Winter was not marked this year; the snows of January never came. They’d watch out their front windows looking for hope amongst the gray and dreary days only to find a nakedness, a barren land where porchlights burned out long ago. And people, people gave up on a notion that God would see them through. Oh ye of little faith.
The older couple sat side by side with a quilt wrapped ’round them and his hand in hers. They were waiting for the day to end, evening to fall, a brown sun to fall from the sky and a hollow moon to rise. They waited. The same as the day before and the day before that. This was their religion. They depended on this exercise. It was just as important as eating. They didn’t look at each other. They looked at the sky. And, waited.
Their kids had long left. Started lives of their own. A son in Chicago trading stocks and bonds, while the daughter raised her own kids in Minneapolis. They would talk every once in awhile about how life was going. The grandkids would tell em they were loved. Seldom would the son and daughter say those words, but, the grandkids did. They found this to be interesting. Where did they learn of love from? they would ponder. No telling. No telling.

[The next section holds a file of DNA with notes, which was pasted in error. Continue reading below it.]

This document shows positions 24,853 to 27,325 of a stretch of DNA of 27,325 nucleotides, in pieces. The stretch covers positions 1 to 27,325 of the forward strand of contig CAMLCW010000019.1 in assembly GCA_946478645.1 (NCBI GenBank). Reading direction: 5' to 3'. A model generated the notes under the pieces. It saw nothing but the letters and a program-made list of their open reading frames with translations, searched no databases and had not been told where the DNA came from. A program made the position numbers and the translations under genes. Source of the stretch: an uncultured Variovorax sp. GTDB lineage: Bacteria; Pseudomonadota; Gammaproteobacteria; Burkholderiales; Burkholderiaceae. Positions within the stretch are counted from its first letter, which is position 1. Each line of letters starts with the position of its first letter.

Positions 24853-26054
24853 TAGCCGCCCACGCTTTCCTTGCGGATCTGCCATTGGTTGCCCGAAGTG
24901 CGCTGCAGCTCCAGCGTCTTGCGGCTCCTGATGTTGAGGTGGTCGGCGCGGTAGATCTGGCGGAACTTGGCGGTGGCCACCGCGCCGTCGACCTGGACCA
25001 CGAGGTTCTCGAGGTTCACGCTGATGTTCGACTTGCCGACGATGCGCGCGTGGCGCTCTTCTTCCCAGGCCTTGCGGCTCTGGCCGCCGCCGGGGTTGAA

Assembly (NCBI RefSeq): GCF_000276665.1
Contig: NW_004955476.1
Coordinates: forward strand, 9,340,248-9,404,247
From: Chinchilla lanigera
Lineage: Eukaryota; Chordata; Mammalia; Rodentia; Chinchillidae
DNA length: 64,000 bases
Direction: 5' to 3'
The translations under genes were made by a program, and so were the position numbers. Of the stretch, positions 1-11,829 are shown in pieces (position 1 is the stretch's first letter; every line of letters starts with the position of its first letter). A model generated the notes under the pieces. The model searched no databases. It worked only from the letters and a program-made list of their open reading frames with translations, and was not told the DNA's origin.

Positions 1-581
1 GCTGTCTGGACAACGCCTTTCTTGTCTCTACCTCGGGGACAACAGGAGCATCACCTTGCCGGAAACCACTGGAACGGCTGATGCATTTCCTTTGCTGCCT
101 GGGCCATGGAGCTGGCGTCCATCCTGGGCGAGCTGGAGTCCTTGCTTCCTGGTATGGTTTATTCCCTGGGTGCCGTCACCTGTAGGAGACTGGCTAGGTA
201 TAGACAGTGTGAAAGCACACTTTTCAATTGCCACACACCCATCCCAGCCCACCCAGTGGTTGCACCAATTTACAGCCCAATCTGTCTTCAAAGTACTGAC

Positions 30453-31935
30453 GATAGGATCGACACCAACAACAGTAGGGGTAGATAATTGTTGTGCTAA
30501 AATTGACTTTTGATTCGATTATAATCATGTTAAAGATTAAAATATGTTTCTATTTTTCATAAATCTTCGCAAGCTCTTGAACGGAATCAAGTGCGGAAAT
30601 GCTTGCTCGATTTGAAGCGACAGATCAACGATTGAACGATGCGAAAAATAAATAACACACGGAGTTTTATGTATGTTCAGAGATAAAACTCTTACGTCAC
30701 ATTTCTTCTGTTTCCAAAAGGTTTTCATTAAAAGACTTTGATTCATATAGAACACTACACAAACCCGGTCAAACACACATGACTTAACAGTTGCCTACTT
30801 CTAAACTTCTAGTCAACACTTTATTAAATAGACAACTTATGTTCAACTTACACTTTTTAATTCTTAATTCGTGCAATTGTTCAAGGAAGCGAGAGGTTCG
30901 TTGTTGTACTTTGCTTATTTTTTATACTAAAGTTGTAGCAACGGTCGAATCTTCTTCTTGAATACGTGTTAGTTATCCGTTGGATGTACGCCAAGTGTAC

They both were not overly affectionate parents. Rarely did they hug or kiss their children. Both wished they had that ability, but, it was never there. Never in their grasp to reach out to the children. They would reach out for each other in private. All emotions were saved for closed places. That’s how their parents were. And, their parents before them. Generations of stoicism on both sides. Feelings kept intact.
In silence they sat there. Waiting for another day to be done. Another day of nothing done of any consequence. Just the slow steady pace of life winding down.
Steps were taken. They’d walk down the hall with each other. Tell one another goodnight. Close their doors behind them. And, wait for another day.